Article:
Review: Afternoon Tea At Waddesdon Manor
I've always wanted to try afternoon tea. There's something about eating ten tiny sandwiches and dainty little cakes that seems so much more fun than just committing to one large culinary event.
With my grandma's birthday fast approaching (and then fast whizzing by - it was in March), today seemed like the perfect day for a trip to Waddesdon Manor (I'm a good grandchild, I promise).
Despite having parted with an eye-watering £35 a head for the occasion, I didn't have particularly high expectations for the day. Largely, I think, because I always assume these enormous country houses are trying their best to rip you off at any cost.
The £35 afforded one:
- Entrance into the grounds
- Afternoon Tea
- A glass of sparkling wine with said Tea
Entrance into the Manor would have required another tenner or so on top had we been so inclined, but luckily we're an uncultured lot and were more than happy to simply look on from the outside. Of course, if you are a National Trust member, you'd only be paying for the Tea experience.
While a pricy day out (especially if you decide to treat your Nan), this is, in my view, worth it if you commit to arriving early and making a day of it (something that we, arriving at about one thirty, didn't quite manage).
For those planning on bringing their own picnic, you may be interested to know that at no point during the entire day did anyone ask us for proof of payment for entering the grounds. I'll just leave that nugget there...
SO on with the day itself.
We set off (Mother, Father, my sister, my grandma and I). After the initial battle to see who would take up the much-loathed middle seat in the car (I won) we set off on a pleasant drive to the Manor. Here is a photo of me trying to look cool outside our house:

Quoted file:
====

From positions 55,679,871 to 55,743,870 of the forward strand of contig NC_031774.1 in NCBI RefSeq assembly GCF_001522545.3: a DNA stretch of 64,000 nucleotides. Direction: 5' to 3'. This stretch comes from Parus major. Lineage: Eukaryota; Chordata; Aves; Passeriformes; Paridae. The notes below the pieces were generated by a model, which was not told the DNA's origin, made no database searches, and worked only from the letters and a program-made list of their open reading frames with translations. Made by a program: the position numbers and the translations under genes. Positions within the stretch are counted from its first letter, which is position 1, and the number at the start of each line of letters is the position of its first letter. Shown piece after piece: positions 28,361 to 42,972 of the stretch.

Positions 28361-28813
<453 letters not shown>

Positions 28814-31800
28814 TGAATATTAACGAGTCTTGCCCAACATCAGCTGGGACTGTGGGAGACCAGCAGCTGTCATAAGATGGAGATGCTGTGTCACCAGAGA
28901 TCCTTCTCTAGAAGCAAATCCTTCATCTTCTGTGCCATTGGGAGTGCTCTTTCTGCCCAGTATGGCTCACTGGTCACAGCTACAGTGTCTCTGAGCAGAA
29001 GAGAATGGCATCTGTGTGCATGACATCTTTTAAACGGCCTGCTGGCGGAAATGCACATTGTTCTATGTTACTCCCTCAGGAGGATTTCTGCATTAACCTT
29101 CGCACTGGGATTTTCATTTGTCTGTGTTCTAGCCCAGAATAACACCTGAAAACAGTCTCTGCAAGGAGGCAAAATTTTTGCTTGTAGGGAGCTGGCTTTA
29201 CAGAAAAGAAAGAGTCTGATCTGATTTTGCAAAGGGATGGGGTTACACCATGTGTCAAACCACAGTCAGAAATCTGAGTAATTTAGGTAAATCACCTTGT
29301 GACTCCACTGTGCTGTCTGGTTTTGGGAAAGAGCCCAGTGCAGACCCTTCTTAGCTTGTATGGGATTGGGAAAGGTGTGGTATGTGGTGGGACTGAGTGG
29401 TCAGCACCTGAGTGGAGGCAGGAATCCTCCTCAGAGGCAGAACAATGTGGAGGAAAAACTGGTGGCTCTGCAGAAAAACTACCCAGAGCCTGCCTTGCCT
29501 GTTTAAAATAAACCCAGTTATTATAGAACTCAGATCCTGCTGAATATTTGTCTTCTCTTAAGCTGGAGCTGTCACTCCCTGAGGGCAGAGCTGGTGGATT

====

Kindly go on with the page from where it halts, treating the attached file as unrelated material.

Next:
I am looking particularly pleased with myself because everything I'm wearing is either a hand me down or from a charity shop, thus I slowly claw back the £35 I have spent on the day.
Upon arrival at the Manor, there is plenty of parking, which, by some miracle, does not cost extra. There is a wally bus* to take you to the Manor (which, I must say, is running very regularly), or you can opt for a fifteen minute walk through the lush green grounds.
We opt for the latter, although have to pause en route because we are all hideously unfit.
Time passes, and we arrive at the Manor.
It is a beautiful spot - carrying its own charm by day and night. Although the busy-ness of the car park suggested that many visitors would be within the grounds, the area feels our own.
My personal feeling is that there is enough to be seen and admired in the Manor grounds to negate the need for a house ticket. Waddesdon boasts a gorgeous rose garden, an aviary lined with impressive bird-shaped shrubs (don't risk your imagination on this one - photos below) and some striking modern artwork to prove that these National Trust properties are still 'up to date'.